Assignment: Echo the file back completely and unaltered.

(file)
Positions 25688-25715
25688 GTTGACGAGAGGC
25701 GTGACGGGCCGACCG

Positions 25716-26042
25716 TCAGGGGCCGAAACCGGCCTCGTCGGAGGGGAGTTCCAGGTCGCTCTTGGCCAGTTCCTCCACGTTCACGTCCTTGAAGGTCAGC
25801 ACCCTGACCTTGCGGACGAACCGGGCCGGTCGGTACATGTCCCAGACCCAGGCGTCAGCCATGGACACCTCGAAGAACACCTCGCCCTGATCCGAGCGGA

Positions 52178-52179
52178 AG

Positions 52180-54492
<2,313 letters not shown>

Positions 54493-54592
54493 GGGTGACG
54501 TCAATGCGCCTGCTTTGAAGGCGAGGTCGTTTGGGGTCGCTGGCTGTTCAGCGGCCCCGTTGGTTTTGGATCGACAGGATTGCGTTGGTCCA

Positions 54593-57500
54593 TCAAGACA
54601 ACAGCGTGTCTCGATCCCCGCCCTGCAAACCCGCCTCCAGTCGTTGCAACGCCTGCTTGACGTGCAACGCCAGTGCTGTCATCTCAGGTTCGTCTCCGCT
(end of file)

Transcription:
Positions 25688-25715
25688 GTTGACGAGAGGC
25701 GTGACGGGCCGACCG

Positions 25716-26042
25716 TCAGGGGCCGAAACCGGCCTCGTCGGAGGGGAGTTCCAGGTCGCTCTTGGCCAGTTCCTCCACGTTCACGTCCTTGAAGGTCAGC
25801 ACCCTGACCTTGCGGACGAACCGGGCCGGTCGGTACATGTCCCAGACCCAGGCGTCAGCCATGGACACCTCGAAGAACACCTCGCCCTGATCCGAGCGGA

Positions 52178-52179
52178 AG

Positions 52180-54492
<2,313 letters not shown>

Positions 54493-54592
54493 GGGTGACG
54501 TCAATGCGCCTGCTTTGAAGGCGAGGTCGTTTGGGGTCGCTGGCTGTTCAGCGGCCCCGTTGGTTTTGGATCGACAGGATTGCGTTGGTCCA

Positions 54593-57500
54593 TCAAGACA
54601 ACAGCGTGTCTCGATCCCCGCCCTGCAAACCCGCCTCCAGTCGTTGCAACGCCTGCTTGACGTGCAACGCCAGTGCTGTCATCTCAGGTTCGTCTCCGCT